So I’m sidling my way through a series of rusted, steam-spewing pipes when I come to a little hole in the wall. If I stand still I can peer through and see the dangling remains of what I assume was a human being; as well as a huge, blood-stained mechanical behemoth, and a flickering clock on the wall painting the numerals 00:00 on the gloom.
Feeling a little disturbed, I press on and squeeze out of the pipes into absolute, sheer darkness. There’s a steady little bleep as the shotgun-collar around my neck lets me know that somewhere in the impenetrable void ahead there’s an enemy I can’t see waiting to bludgeon me to death. Fumbling for my lighter, I manage to bathe a two-foot circle around me in warm, flickering light, just as the hidden psychopath springs from the shadows with a desperate wail, a blood-stained lump of piping raised above his head.
This is Saw: The Video Game, a shining example of a bad game made moderately playable because of its atmosphere – and, while it’s quite frankly broken in parts, I can’t help but enjoy it thanks to moments like the one described above. Yes, a good game can be let down by a lack of atmosphere, but it’s worth remembering that games with a lot of flaws can be forgiven for a number of them if the player is presented with a world that really draws them in.
There’s a scene in Kane & Lynch: Dead Men set in a crowded Tokyo nightclub that has the hapless duo kidnapping the daughter of a Japanese crime lord and carrying her unconscious body across the club. Its packed wall-to-wall with people, the music is loud enough to be disorienting and the strobe lighting obscures the flashlights of the guards and blurs the line between enemy and innocent bystander. The scene overall is a tense, frenetic gangfuck that left me feeling drained and exhilarated in equal measures, which almost made up for almost everything else about the game being spectacularly bad.
When I play a game, I want to feel as though I’m involved. I want to invest actual emotions in the characters and the world, and as a result I want to be affected by all of the conflict and drama. If you imagine gameplay and narrative as the two slices of bread in a sandwich, then atmosphere is the filling that holds everything together, if you see what I mean. Without a good atmosphere the player is constantly reminded that they’re actually just pressing buttons, and nothing is more damaging to immersion than that.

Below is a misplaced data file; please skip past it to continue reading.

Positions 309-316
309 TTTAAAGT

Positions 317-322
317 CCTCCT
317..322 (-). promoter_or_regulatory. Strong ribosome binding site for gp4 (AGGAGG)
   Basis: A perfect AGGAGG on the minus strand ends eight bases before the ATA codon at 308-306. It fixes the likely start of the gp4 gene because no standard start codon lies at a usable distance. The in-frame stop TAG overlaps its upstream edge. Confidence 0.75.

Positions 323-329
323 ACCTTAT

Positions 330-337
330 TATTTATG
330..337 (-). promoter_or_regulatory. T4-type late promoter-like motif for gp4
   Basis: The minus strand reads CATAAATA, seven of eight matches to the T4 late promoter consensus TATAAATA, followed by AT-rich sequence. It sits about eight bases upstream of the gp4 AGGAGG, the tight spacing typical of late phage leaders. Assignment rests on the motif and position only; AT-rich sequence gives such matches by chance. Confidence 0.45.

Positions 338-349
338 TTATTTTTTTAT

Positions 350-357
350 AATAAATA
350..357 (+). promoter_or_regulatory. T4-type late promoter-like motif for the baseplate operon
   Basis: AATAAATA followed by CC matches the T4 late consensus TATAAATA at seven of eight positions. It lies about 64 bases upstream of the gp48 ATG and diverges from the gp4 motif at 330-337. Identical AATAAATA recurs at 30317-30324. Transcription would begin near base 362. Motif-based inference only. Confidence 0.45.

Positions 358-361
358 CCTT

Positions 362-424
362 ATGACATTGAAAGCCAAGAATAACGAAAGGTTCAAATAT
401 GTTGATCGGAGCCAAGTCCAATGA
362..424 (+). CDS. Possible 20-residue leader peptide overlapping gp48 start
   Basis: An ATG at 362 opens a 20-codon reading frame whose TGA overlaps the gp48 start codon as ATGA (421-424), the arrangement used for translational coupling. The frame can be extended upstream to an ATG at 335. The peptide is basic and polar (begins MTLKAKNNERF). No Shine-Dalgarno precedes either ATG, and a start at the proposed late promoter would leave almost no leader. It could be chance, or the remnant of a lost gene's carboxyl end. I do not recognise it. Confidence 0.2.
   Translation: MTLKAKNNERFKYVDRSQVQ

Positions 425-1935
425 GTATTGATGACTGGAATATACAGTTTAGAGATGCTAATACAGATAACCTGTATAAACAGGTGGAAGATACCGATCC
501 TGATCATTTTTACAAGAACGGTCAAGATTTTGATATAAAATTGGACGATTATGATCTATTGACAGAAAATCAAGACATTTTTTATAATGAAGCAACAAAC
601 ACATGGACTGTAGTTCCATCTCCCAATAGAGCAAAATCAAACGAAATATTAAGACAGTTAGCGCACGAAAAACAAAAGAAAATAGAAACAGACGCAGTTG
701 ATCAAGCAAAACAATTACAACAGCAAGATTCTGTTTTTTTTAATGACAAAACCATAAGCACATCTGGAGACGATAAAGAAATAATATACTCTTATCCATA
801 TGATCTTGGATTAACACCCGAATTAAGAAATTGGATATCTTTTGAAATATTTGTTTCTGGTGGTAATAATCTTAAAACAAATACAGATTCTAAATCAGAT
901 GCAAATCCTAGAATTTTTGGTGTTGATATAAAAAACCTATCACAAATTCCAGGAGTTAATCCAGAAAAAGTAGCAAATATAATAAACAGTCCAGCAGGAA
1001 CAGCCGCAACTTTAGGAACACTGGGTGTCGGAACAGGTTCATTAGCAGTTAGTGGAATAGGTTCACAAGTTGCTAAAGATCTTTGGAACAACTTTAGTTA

I remember being decidedly underwhelmed by The Elder Scrolls IV: Oblivion because despite its technical prowess it just didn’t draw me in and hold my attention. Yes, the world was huge, but it was visually uninteresting. Every new bit of terrain felt exactly like the last, which soon turned navigating into a chore. To make matters worse, whenever I came across a character I could interact with they stood there with a vacant expression muttering the same lines of badly-written dialogue again and again. As my girlfriend keeps assuring me, size doesn’t matter, and I’d much rather have a smaller, deeper world populated with relatable and interesting characters than a sprawling map that’s shallower than a dinner plate.
Atmosphere isn’t just about how a game looks and sounds, although that’s certainly important. What it really comes down to are the details, more often than not small things which you barely notice but nonetheless have a profound impact on your experience.
Consider Bioshock, a game with an atmosphere so thick that you can feel it draped over your shoulders. Every aspect of Rapture gels seamlessly together to create a truly believable dystopia: a once-prosperous civilization gone terribly awry. It feels real, alive, and when you’re within that world you feel as though you’re a part of it. There’s nothing in there that is trying overtly to make you feel a particular emotion; no cheap gimmicks or parlour tricks. You’re scared, or empathetic, or angry, or betrayed, simply because you believe in the world and the characters that populate it. Atmosphere creates that kind of emotional investment all on its own.
I’ve been thinking about this a lot lately (perhaps as a result of writing fiction), and it’s a topic I’m definitely going to cover in more depth in the near future. For now, feel free to list other examples of bad games with great atmosphere (or vice versa) in the comments. Maybe we can get a discussion going or some shit.